$100 for a Four-Course Steak-House Dinner for Two

Midtown East

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Aging a steak is an act of precision; whoever oversees the process must be sharper than the knife that cuts the final product. That’s why Mike and Pat Cetta have shrouded their proprietary aging process in secrecy since the late 1960s, only training their most trustworthy confidantes. Today’s Reserve selection invites you and a guest to sink your teeth into Sparks Steak House’s secrets with a four-course feast. Duos may choose the following from the dinner menu:<p>

  • Two appetizers
  • Two salads or vegetable dishes
  • Two entrees
  • Two desserts<p>

Some say that time stands still inside Sparks Steak House. Here, dark mahogany panels and Hudson River School paintings transport diners back to the 1960s, when meat and potatoes ruled America’s dinner plates. The restaurant doesn’t serve just any meat, however. It’s home to the king of the beef family: the prime sirloin, plated beside à la carte salads and veggies such as hash brown potatoes, creamed spinach, and mushroom caps. <p>

Each prime sirloin steak is aged in secrecy by Sparks’ kitchen crew, which still adheres to the founders’ signature blend of wet and dry methods. Though the diners who crave the steak have changed over the years, this recipe hasn’t. It probably never will, and with good reason: it’s been crowned the best in the city by critics such as New York magazine’s Gael Greene, who deemed its flavor “explosive.” The bill of fare also tempts diners with cuts of veal and fillets of wild salmon, as well as appetizers in which prosciutto adds salty balance to sweet melon and oysters await their fate in the half shell.<p>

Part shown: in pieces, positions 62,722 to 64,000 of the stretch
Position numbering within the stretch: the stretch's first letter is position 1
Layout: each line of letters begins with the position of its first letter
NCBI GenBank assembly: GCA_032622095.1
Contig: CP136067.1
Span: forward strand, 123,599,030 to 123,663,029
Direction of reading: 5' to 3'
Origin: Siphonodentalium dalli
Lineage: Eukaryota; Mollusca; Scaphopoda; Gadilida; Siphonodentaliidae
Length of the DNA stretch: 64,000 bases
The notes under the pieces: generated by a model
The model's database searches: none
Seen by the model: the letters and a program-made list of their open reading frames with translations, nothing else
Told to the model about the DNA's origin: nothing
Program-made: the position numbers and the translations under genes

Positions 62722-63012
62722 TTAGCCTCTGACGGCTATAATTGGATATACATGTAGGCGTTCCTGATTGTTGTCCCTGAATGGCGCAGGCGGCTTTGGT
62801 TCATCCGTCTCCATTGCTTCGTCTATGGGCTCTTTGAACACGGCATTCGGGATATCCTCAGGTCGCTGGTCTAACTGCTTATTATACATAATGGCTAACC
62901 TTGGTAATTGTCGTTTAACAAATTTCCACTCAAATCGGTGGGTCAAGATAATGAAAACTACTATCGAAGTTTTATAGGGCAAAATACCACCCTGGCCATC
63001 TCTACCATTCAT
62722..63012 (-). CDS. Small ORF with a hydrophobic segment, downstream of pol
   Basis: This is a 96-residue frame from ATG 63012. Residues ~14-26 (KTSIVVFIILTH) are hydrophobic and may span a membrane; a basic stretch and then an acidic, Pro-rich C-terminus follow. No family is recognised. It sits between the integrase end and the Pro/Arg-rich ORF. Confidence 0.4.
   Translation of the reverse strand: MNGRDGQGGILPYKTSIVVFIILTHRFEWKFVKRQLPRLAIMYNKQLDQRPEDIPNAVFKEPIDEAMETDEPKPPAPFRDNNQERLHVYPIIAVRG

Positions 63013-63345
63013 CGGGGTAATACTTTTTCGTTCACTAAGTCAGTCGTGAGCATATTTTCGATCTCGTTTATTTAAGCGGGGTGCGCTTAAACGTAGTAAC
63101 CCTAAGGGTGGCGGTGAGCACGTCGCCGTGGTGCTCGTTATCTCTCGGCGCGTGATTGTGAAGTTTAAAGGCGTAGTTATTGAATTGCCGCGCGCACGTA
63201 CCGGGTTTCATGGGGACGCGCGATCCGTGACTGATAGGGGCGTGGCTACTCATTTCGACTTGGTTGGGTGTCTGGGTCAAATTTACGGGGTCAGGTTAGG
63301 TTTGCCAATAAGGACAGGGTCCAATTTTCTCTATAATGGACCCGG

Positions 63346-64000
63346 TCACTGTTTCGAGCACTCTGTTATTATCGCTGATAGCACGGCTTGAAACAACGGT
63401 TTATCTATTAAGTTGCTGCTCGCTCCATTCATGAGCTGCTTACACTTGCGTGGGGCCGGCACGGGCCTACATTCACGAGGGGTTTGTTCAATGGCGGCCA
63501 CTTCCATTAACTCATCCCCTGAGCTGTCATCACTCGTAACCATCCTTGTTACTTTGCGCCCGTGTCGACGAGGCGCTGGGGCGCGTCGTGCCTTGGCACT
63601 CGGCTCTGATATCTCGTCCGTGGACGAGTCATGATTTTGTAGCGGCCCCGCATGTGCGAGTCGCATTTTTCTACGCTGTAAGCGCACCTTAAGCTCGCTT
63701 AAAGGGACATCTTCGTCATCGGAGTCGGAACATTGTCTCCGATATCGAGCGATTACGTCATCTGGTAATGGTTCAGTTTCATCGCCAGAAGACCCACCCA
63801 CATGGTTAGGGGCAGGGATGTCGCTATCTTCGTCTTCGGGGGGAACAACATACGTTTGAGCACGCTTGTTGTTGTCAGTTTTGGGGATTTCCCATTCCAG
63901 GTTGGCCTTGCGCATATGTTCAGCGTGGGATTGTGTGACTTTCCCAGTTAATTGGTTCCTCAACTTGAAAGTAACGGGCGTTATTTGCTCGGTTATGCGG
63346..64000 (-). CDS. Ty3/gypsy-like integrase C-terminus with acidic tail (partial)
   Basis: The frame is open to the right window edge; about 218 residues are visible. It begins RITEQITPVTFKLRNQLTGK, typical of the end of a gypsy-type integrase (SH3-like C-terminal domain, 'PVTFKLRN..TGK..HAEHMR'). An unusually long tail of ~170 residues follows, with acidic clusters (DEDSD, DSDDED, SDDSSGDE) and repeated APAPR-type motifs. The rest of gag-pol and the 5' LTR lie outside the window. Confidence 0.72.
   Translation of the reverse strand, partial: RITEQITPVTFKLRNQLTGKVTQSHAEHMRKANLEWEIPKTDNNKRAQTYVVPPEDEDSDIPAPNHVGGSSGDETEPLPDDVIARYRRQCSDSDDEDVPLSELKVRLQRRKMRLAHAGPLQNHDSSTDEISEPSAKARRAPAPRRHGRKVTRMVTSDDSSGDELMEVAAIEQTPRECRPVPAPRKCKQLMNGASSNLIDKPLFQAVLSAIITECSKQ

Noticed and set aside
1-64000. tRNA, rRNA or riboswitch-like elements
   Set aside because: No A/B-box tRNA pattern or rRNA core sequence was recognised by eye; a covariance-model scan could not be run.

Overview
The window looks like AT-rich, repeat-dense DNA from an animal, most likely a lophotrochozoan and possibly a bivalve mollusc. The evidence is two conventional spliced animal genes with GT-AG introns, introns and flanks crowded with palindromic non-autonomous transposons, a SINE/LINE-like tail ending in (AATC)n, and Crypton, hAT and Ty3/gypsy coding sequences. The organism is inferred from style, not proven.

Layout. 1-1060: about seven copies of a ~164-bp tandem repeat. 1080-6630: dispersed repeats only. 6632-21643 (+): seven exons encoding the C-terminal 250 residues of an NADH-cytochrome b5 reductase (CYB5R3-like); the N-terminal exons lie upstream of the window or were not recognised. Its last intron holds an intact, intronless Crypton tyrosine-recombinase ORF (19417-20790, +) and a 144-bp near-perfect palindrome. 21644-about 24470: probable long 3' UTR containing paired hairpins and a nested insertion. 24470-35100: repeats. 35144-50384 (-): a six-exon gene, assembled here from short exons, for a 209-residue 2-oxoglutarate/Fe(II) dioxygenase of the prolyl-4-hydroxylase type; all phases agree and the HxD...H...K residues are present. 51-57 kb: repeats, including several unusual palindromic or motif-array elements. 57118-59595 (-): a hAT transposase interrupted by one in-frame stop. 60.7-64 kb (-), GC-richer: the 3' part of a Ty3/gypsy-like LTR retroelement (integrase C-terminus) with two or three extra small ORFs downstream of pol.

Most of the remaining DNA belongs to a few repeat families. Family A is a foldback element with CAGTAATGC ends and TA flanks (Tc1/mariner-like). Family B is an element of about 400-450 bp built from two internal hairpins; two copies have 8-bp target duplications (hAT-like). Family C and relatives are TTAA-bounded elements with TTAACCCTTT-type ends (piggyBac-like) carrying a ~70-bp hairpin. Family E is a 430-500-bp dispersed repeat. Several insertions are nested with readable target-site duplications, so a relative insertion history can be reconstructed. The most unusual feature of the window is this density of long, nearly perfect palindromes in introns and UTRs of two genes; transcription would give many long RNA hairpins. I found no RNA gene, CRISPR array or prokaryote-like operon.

Although the restaurant boasts three bars, even the trio can barely contain Sparks’ vast collection of vintages, which earns Wine Spectator’s Grand Award year after year. Nearly every shelf teems with bordeaux and cabernet, whose flavors brim with complexity, like a calculus problem’s dreams about its mother.<p>

Guests may also choose to apply the value of this Reserve selection ($194) toward anything on the menu.

In a Nutshell

Precisely aged prime sirloin and an award-winning wine list sate cravings for complex flavors in a sprawling, 1960s-style restaurant.

The Fine Print

Promotional value expires Aug 1, 2012. Amount paid never expires. Limit 1 per person, may buy 1 additional as a gift. Limit 1 per table. Dine-in only. Valid only for dinner. Reservation required, must present gift card at restaurant. Alcohol is not discounted more than 50%. Must provide shipping and email address at checkout. Gift card delivery takes 7-14 business days. Merchant is solely responsible to purchasers for the care and quality of the advertised goods and services.